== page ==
National Institute for Health and Clinical Excellence (NICE)
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Court warns CCG over disagreeing with NICE guidance

Clinical Commissioning Groups (CCGs) cannot choose not to follow NICE guidance because they merely disagree with it, even where there is no statutory duty to do so, a court has ruled.

This follows the case of Elizabeth Rose, a 25 year old woman who has suffered from a severe form of Crohn's disease since she was 14. Her condition had deteriorated and her doctors recommended bone marrow transplantation and chemotherapy to hopefully bring the disease into remission. This treatment can, however, lead to infertility and the early onset of the menopause.

The claimant wished to secure the best chance of having her own genetic children, and sought NHS funding for oocyte cryopreservation before beginning chemotherapy.

In February 2013, NICE updated its clinical guideline on fertility which gave stronger support for the effectiveness of oocyte cryopreservation. NICE recommends that oocyte or embryo cryopreservation is offered as appropriate to women of reproductive age who are preparing for medical treatment for cancer that is likely to make them infertile.

Clinicians at King's College Hospital Foundation Trust applied for funding for Ms Rose's treatment but Thanet CCG denied the treatment in May 2013 on the grounds that there was not enough evidence to demonstrate its effectiveness. The cost of the Procedure is £4,050.

The CCG's policy was not to grant funding for the procedure unless the applicant has any exceptional clinical circumstances. The CCG considered that the claimant's circumstances were broadly in line with the group of similar patients addressed by the policy and that no exceptionality had been established. Consequently, the CCG refused funding in June 2013.

The NICE fertility guidance was not in the form of a technology appraisal or specialised technology appraisal which CCGs must legally comply with and provide funding for within three months of publication. Instead, the recommendations were made as part of a clinical guideline, and so CCGs do not have a legal duty to comply with NICE guidelines.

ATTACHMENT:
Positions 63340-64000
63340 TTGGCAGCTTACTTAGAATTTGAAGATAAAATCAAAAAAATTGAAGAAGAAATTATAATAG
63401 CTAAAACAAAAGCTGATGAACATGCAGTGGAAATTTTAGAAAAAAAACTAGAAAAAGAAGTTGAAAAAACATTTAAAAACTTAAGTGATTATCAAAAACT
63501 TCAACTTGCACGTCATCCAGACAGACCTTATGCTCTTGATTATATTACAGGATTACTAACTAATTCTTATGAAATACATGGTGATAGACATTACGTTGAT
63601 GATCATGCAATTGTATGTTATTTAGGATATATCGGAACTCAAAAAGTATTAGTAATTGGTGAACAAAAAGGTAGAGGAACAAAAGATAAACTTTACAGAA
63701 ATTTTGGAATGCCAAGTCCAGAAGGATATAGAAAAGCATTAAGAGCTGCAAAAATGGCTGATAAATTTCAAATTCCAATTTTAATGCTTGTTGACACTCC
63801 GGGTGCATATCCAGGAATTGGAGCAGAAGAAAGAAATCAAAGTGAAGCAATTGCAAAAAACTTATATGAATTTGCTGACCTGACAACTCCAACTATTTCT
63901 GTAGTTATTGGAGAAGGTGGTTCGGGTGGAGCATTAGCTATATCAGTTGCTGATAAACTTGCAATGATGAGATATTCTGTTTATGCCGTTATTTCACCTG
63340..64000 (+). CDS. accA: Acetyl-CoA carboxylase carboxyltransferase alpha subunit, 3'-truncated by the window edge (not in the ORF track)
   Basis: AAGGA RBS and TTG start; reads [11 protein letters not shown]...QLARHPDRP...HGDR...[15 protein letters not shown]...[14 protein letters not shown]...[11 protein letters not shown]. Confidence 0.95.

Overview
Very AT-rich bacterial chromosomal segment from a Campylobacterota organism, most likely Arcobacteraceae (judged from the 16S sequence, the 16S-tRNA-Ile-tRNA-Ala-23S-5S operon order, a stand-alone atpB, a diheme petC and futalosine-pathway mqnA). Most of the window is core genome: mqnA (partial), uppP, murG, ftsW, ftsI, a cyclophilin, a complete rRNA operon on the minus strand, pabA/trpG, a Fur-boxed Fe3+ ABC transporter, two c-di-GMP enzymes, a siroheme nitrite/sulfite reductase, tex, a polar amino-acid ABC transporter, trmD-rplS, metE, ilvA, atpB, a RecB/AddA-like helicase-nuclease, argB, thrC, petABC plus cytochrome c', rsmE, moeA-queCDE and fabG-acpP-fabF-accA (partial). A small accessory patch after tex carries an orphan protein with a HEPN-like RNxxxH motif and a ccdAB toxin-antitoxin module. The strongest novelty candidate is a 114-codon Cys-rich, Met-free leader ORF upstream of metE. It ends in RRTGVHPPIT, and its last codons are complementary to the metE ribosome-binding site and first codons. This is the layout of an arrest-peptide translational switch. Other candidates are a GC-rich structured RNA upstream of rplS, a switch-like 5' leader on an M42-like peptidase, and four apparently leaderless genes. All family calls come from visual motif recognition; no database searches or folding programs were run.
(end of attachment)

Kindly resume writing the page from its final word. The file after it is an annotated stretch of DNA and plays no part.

Despite this, the court ruled that the CCG was under an obligation in public law to have regard for the NICE guidance and to provide clear reasons for any general policy that does not follow NICE guidance.

The issue in this case was whether CCGs may legitimately disagree with NICE on matters concerning the current state of medical science. It was NICE's view that the evidence base supported the effectiveness of the procedure, and the CCG's sole basis for not following NICE's recommendation was that it disagreed.

Previous case law from 1997 (R v North Derbyshire Health Authority, ex parte Fisher) had found that a decision not to follow national policy in the form of guidance from the Secretary of State was only lawful if there was some 'special factor' which 'exceptionally justified departure'. Disagreement with the policy was not enough. The court applied this judgment to the present case and found that no basis or reasoning on grounds of exceptionality was put forward by the CCG.

The judge, Justice Jay, pointed out that the CCG could have found other reasons, on the basis of exceptionality, for not following the guidance. It had not done so and mere disagreement was insufficient. The policy was therefore unlawful.

Thanet CCG has said that they will consider the full written judgement carefully and will work closely with NHS England in doing so. If necessary they will review their policy on the freezing of eggs.

Sir Andrew Dillon, Chief Executive of NICE, said: “This court ruling highlights that CCGs cannot simply ignore NICE guidelines without having a clear clinical case for doing so. NICE guidelines are based on the best available evidence. Our fertility guideline was recently updated and provides clear support for the use of oocyte cryopreservation.”


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